This latest transition hasn’t been stressful at all. Allie got to a point in her life where she needs to be home. Being on the road… it’s hard. I can speak to this as the father of a young son. It keeps you away from your family. That’s just the nature of the beast, especially in a band like ours. If we travel with a tour bus we travel in one tour bus. We’re not like Phish or Dave Matthews Band where everyone has their own tour bus and you can bring your family with you, or hire a nanny and a homeschool teacher.

It’s very hard on me but I freely admit it sure appears to be exponentially more challenging for a mom. In Allie’s case, she was away from her kid really from year one on. It’s pretty hard to square that, just thinking of it from my own perspective as a parent. You’re missing so much of your child’s life. That can even be those critical moments… first words, first steps, first days of school, birthdays…

That can be pretty hard to justify. Yonder Mountain String Band… we’re not millionaires. If we were operating on a different scale, it might be a bit more justifiable, financially… maybe. But we’re very much still just a working-class band. It’s a labor of love. But on the other side of that scale, your family is also a labor of love. For Allie, as we watched her navigate the challenges she faced, it didn’t come as any surprise to us when she said she needed to be home. She had and has our full support in making that transition, and I think she made the right decision.

Live For Live Music: So, no pick for a permanent replacement for her as of yet?

Ben Kaufmann: We’re not even asking ourselves that kind of question yet. We’re having such a good time with the rotating member thing. It creates such a spark of energy at each show, having these new fiddle players. It’s just been too exciting for us that we wanna keep the position open for now. One cool thing: we’re gonna go to the Grammys in February. We got nominated for our first Grammy, for Best Bluegrass Record!

L4LM: Hot diggity! How excited are you for that?

Ben Kaufmann: I think it’s great! We were operating under the assumption that they, The Recording Academy, just couldn’t care less about us or we weren’t even on their radar—in the same way Yonder has always felt like sort of an outsider’s entity. And just the way we work as human beings, the last thing we’re gonna do is stand there knocking on the door of someone having a party, but we weren’t invited. We’re not gonna beg to come in. We just got on doing what we do and I hadn’t thought about it ever.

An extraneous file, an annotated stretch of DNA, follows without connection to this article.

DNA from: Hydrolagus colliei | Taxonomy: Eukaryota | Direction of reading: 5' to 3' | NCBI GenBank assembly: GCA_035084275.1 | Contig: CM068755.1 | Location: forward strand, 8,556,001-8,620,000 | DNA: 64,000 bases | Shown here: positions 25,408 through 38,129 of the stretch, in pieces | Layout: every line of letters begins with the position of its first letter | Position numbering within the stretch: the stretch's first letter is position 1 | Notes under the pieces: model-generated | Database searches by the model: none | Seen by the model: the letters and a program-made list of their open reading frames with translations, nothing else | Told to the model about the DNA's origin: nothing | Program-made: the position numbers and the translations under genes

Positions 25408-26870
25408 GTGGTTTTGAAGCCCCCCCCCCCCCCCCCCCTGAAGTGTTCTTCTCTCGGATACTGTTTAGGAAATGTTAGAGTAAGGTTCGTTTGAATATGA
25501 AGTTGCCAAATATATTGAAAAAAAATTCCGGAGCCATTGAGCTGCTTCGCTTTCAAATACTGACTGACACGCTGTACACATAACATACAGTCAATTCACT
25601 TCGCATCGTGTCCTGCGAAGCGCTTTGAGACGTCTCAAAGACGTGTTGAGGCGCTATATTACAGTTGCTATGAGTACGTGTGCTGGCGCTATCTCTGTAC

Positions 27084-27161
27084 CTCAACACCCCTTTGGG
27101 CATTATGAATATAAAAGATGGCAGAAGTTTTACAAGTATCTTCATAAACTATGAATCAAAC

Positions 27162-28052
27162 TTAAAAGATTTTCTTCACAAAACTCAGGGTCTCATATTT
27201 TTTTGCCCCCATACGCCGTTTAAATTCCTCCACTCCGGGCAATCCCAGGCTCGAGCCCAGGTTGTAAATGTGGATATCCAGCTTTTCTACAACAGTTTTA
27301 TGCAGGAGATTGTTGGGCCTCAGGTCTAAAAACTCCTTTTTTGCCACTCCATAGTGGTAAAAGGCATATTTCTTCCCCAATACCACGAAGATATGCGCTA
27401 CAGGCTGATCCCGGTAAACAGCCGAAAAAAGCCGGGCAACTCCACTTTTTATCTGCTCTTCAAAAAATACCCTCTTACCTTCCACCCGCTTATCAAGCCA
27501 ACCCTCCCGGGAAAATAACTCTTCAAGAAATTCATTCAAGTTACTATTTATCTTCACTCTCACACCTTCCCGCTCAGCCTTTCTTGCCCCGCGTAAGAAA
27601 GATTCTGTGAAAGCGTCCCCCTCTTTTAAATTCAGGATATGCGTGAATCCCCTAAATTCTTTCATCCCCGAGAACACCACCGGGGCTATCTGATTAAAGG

The day that the nominations came out, I didn’t have any idea the nominations were coming out. I was sitting down at the piano trying to learn a tune my father played back in the day. I’m not the best piano player but I was making progress and I was super focused. Then my phone buzzed ’cause I got a text. I didn’t answer it because I didn’t want an interruption. Then I got another, and another, and at this point I figured it was an emergency, something bad had happened.

When I looked, it was people I text with maybe once a year… random people… and it was all just one or two words. It was like “Congratulations” and “Good Job!” but with no context. And I’m thinking to myself, “What the hell happened?” Then the phone rang and it was our manager and she was like, “You’re not gonna believe this… but we got nominated for a Grammy.” And she was right—I didn’t believe her.

My first reaction was that clearly there has been some sort of mistake. I didn’t think it was real. But then, by god, we went to the website and there we were. I had been having a really bad week and it was just so wonderful. It felt so good, just to be acknowledged. I felt like we made a great record [with Get Yourself Outside] but, like… so what? Nobody really buys records anymore, right? It’s not like making a bluegrass album is a money-making endeavor. It’s something you do because you’ve written songs, you wanna share, you wanna stay relevant.

To get this acknowledgement from this organization that is handling all of these genres of music and re-listening to them critically is wild. It’s like they said, “You know what? You guys did good, you did really good! So much so… we’re gonna nominate it for Bluegrass Record of the Year.”

I’m not particularly attached to the idea of whether or not we win, but I’m definitely gonna go. We’re all gonna go. We’ll be in L.A. in February. In theory, we’ll get to walk the Red Carpet, go through the whole experience. We’re gonna probably sit with The Infamous Stringdusters and the McCourys… they’ve been there before. It’s old hat to them.

But we’re gonna do it right. We’re gonna dress up, look sharp. We’re excited about it. It’s a brand new experience and certainly not something I thought I’d ever get to do. It’s really wonderful and it does feel good, especially considering all the challenges Yonder has navigated over the course of our career. I have this feeling that we must be doing something right!

Catch Ben Kaufmann and the rest of Yonder Mountain String Band at Denver Comes Alive, taking place on Friday, January 13th and Saturday, January 14th at Denver, CO’s Mission Ballroom. On Friday, Yonder will top a bluegrass- and Americana-focused bill featuring Kitchen DwellersMaggie Rose, and WinterWonderWomen. On Saturday, funk and soul styles will lead the way as Lettuce, The Word (featuring Robert Randolph, John Medeski, Luther Dickinson, Cody Dickinson, and Kevin Lloyd), The Main Squeeze with Pulp FrictionSuper Sonic Shorties, and more take the Denver Comes Alive stage. Check out the full lineup below. Tickets are now on sale here.